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June 19, 2010: I've launched a new version of this website as a Wordpress blog. This version won't be updated anymore.
If you don't see the images of a review, it means that I've transferred it to the new site.
   
 

Blog reviews and site news

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On this page:

New images in the gallery
One Bloody Year
1918 - an epidemic
T-Gina #2
Tim Fish's new comics
Upcoming: T-Gina #2
New review: User
Upcoming: Chelsea Boys & Adam & Andy

 

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Entries for September 2003:
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Sunday, September 28, 2003

New images in the gallery



Art by Michael BairI've added six images in the gallery, by Jerry Bingham, Jae Lee, Rick Mays, Michael Bair, Justin Gray & Mike Zeck. I want to thank Xavier Lancel for sending me some of those scans and suggesting the others. It seems Xavier intended to do a gallery like mine. Great minds think alike. Or maybe it's just French fags...
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Saturday, September 27, 2003
Blog review
If you don't see the images of a review, it means that I've transferred it to the new site.

(List all)
One Bloody Year

Category: fantasy, gay-friendly.
Author(s): Michel Lacombe.


 The lovers, Pythias and Damon, looking at the main character.With One Bloody Year: Fall, Michel Lacombe is launching an original and disturbing take on that cliché of horror, the urban vampire.
The 40-page, black & white comic tells the story of a man who, after a suicide attempt, finds himself turned into a vampire by a former rival in love, now also a vampire. And then things get ugly.
This is not a gay story, both of those characters are straight. But Michel Lacombe has stated that he wanted to include gay characters, and he does deliver. There are two gay vampires who are a couple (one more bi than gay, it seems), and another, human character who's also gay. And from what I've read, it's obvious the gay characters get a lot of "screen time", and their relationships are not swept under the carpet.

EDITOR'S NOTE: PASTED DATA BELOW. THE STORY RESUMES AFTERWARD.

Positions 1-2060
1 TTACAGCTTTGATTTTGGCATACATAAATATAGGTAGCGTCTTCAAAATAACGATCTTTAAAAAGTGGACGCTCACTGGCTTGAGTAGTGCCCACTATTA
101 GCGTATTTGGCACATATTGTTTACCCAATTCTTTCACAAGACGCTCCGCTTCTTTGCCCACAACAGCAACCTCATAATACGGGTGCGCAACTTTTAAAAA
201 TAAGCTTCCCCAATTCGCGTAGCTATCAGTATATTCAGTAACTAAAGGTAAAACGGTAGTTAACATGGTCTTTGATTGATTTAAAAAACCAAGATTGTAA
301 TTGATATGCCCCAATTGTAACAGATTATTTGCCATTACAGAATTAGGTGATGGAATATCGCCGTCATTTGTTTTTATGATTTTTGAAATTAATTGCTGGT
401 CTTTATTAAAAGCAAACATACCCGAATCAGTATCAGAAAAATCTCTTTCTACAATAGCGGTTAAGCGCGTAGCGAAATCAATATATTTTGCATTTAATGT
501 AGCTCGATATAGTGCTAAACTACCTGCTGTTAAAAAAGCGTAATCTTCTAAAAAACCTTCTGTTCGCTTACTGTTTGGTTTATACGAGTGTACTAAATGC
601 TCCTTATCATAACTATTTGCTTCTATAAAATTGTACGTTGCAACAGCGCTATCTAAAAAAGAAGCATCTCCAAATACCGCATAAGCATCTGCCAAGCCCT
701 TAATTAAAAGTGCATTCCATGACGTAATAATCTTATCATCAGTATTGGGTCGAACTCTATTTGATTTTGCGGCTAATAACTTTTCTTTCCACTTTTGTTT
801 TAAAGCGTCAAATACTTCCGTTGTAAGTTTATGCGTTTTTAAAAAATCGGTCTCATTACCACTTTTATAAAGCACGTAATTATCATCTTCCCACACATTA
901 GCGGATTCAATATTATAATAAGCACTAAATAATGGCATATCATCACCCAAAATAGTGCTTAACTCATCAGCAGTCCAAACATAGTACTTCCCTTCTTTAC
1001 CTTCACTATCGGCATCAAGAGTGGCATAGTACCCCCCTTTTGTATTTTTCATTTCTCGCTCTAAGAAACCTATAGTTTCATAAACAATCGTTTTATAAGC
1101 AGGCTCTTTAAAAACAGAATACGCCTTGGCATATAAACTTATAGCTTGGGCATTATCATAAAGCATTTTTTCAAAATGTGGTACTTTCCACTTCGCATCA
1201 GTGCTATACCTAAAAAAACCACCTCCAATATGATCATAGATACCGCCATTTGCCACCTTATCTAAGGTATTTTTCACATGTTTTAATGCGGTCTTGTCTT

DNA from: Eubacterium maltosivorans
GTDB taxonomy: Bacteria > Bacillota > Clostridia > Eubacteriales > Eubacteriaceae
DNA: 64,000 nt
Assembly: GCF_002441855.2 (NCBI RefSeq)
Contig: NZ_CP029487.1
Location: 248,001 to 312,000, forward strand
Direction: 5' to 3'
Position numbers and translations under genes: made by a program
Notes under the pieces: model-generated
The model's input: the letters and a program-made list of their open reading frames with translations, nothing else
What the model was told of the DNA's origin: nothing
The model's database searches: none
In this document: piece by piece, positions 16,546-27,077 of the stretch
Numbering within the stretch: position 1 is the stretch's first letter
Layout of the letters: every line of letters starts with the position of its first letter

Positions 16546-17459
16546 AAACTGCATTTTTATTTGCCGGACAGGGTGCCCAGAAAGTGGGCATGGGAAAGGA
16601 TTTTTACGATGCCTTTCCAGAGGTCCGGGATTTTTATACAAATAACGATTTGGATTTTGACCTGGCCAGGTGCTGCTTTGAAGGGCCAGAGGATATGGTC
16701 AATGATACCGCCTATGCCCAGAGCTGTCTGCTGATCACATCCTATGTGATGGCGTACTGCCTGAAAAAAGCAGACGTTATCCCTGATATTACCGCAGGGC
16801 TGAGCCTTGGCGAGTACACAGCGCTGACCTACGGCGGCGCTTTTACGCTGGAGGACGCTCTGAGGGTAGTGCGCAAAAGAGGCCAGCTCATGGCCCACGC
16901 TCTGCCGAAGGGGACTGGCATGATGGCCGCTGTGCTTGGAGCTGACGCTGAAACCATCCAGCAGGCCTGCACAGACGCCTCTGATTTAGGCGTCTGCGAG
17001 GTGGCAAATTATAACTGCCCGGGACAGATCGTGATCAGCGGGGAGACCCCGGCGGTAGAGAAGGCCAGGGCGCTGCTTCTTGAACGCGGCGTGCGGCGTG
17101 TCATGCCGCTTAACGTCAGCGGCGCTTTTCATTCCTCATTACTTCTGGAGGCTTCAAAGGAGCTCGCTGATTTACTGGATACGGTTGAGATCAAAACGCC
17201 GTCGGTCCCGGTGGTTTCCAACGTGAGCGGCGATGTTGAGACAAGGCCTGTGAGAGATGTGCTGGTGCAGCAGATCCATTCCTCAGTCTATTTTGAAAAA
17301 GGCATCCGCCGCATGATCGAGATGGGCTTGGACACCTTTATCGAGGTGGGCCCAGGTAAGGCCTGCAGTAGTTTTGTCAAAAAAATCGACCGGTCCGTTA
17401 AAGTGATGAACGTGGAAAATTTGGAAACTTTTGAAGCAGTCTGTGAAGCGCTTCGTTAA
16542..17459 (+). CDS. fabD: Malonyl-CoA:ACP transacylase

But this is not an angst-filled comic -no worry over spilled blood, here. Those vampires, gay or straight, are deadly, and the leader of the pack, the former rival, is a complete psychopath.

A good, gay-inclusive story would be enough for me to recommend this comic, but on top of that, the art is absolutely gorgeous. Drawing from photographs of real people, Lacombe has managed to avoid all the pitfalls of that technique, partly through a striking use of shadows, but also thanks to a powerful and careful storytelling. Visually, this is comics at their best.

I can't say enough good things about this comic. As violent as this story is building, I can safely say I'm hooked.


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Saturday, September 20, 2003
Various news
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1918 - an epidemic


Author(s): Ken Boesem.


A panel from the storyMankind has a short memory, and more damagingly, a highly selective one.
How many people in our time know about the 1918 influenza epidemic, which killed far more people than the war itself?

That is the subject Ken Boesem, a Canadian gay artist, has chosen for 1918, his contribution to this year's SPX Anthology, the indy press yearly collection. The interesting thing for this site is that he chose to tell that particular story after having considered drawing a strip about the way HIV has traveled all over the world ("travel" is the theme of the anthology). Worldwide epidemics are now a fact of life for all of us, and Ken Boesem's well-paced and well-drawn worldless strip, which you can read online (but reading it in print form will be far more engaging), reminds us that it was already so in times when the global economy didn't rule the world.


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Thursday, September 11, 2003
Review update
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T-Gina #2


Author(s): Gina Kamentsky.


Cover for issue #2A woman and her lemurAnd here is the second issue of T-Gina, the continuing saga of a transgender woman on her road to physical womanhood. After an excellent first issue,  back for more of her definitely oneiric metaphors. This issue opens with the story of a woman who wants to get rid of her... lemur. Or how to tell an almost disneyfied version of Genital Reassignment Surgery. It's very funny, and slightly unnerving.